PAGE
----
President Donald J. Trump on Wednesday evening signed a joint resolution killing an Obama-era regulation that encouraged states to set up retirement plans known as auto-IRAs.
The Department of Labor had issued the regulation in question in August under former President Barack Obama. The regulation created a safe harbor under which states could establish automatic-enrollment, payroll-deduction individual retirement accounts for private-sector workers who don't have access to a retirement plan through their employer.
Five states — California, Connecticut, Illinois, Maryland and Oregon — have passed legislation to create such auto-IRA programs, which mandate that employers of a certain size offer a workplace plan, which can be either a private-sector option like a 401(k) or the state auto-IRA option. Employees can opt out.
These states have vowed to forge ahead with their plans, which primarily affect smaller employers, despite Mr. Trump's signing the bill to overturn the DOL regulation. Oregon, the state furthest along in implementation, plans to open its program for enrollment this year.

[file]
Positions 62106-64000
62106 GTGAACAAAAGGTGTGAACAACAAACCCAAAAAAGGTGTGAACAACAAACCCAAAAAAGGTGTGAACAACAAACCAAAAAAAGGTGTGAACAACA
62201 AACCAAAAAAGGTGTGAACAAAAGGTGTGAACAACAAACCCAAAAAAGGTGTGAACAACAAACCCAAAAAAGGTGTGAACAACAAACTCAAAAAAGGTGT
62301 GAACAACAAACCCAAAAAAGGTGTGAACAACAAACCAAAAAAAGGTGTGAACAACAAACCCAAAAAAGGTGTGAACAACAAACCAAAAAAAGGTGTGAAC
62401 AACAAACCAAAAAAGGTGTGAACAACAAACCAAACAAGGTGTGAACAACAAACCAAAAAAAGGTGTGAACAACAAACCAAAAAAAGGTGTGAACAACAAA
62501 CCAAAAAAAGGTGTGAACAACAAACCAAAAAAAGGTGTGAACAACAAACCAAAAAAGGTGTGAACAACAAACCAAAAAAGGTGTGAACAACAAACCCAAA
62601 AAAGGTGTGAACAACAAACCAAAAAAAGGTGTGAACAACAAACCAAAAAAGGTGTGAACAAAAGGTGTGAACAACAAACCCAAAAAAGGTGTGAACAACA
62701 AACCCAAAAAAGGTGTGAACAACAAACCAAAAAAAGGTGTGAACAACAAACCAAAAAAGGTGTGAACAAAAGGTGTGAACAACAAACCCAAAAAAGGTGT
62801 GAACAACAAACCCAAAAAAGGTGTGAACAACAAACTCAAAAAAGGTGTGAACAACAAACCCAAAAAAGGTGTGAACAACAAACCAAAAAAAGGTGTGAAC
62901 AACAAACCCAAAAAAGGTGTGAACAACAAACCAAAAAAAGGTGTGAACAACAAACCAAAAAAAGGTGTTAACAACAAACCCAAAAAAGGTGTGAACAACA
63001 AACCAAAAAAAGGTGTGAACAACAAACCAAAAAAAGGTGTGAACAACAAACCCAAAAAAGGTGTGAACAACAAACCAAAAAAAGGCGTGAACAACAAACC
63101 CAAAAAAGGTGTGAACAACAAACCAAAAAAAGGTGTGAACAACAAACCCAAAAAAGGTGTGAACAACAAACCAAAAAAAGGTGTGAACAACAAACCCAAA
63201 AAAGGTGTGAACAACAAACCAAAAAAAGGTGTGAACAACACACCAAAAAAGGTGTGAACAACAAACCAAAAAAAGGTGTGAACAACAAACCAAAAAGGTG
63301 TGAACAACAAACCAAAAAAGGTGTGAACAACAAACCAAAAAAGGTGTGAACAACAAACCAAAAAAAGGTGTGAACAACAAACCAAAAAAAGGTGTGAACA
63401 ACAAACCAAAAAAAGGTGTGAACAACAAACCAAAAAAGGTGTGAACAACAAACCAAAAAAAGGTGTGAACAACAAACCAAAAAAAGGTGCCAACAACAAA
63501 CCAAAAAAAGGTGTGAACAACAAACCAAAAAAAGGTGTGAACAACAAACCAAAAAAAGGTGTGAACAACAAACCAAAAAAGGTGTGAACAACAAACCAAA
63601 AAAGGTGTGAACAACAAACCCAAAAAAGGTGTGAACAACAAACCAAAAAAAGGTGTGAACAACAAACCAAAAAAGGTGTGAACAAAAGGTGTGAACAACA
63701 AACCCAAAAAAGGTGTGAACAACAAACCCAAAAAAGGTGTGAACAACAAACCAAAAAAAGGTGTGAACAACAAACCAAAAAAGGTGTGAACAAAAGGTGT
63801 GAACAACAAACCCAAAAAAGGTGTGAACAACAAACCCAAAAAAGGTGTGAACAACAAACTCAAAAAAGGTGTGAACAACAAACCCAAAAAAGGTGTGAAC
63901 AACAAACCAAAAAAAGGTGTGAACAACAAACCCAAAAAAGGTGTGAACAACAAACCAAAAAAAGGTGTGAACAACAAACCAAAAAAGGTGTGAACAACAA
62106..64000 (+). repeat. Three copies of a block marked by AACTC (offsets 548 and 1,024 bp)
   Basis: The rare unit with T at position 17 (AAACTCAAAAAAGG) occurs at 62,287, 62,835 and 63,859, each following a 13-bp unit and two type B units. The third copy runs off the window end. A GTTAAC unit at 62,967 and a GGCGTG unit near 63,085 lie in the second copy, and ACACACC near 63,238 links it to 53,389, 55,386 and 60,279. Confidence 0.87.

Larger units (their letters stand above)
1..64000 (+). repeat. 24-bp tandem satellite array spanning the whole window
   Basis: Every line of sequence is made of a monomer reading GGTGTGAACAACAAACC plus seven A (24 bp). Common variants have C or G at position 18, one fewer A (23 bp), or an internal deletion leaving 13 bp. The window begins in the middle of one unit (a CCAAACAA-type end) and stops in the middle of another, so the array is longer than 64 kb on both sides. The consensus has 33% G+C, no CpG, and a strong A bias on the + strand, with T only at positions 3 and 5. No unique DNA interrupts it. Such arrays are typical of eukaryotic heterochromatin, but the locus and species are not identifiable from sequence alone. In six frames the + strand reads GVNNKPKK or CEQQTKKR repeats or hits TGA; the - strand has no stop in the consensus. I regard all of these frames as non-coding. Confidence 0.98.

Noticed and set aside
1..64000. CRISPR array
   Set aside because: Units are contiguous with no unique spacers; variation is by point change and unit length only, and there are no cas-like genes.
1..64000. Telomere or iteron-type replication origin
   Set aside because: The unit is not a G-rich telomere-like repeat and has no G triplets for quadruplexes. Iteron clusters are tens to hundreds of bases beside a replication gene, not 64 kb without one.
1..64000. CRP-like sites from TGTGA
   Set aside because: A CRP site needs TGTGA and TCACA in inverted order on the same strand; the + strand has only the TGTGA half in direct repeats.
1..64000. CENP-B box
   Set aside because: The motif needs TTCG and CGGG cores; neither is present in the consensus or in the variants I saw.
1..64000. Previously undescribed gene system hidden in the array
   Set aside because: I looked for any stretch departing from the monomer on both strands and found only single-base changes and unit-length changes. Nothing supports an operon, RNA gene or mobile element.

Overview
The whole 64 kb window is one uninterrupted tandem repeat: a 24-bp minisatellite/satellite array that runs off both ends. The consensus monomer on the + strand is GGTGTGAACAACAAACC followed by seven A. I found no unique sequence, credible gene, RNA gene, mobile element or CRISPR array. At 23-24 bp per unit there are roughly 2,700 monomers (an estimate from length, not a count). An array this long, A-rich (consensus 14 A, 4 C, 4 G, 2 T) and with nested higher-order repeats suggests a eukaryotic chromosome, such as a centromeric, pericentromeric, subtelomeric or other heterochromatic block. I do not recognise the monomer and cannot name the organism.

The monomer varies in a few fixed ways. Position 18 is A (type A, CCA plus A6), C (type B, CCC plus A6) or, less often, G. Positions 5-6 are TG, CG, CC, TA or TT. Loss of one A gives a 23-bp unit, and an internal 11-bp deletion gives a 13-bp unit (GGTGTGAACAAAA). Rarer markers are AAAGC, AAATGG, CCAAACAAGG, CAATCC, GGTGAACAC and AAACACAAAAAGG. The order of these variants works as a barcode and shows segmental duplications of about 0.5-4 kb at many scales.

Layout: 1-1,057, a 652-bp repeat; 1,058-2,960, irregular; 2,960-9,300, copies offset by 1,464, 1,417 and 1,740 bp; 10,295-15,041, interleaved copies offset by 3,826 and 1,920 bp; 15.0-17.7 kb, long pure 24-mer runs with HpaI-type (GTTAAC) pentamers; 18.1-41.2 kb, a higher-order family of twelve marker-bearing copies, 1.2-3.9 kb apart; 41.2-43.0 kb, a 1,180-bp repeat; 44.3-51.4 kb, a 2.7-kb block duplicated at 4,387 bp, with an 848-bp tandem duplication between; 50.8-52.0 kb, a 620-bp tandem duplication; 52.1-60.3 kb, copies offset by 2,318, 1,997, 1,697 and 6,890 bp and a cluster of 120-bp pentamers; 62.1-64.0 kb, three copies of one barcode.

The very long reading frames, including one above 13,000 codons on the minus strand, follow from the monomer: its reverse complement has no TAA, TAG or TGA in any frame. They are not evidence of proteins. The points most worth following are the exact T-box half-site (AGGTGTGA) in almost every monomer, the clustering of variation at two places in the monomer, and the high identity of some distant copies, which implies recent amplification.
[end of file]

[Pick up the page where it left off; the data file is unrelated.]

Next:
While the reversal of the DOL rule doesn't rule out the creation of auto-IRA programs by states, it makes their path forward a little more uncertain. Observers expect Mr. Trump's action to have a chilling effect on the plans being developed by other states.
Around 20 states have either proposed legislation or to study program options this year, according to Georgetown University's Center for Retirement Initiatives.
Significantly, because the auto-IRA rule was overturned using a mechanism called the Congressional Review Act, the executive branch can't craft a "substantially similar" replacement rule in the future.
In April, Mr. Trump signed a similar resolution killing a rule that facilitated auto-IRA programs established by cities and other municipalities.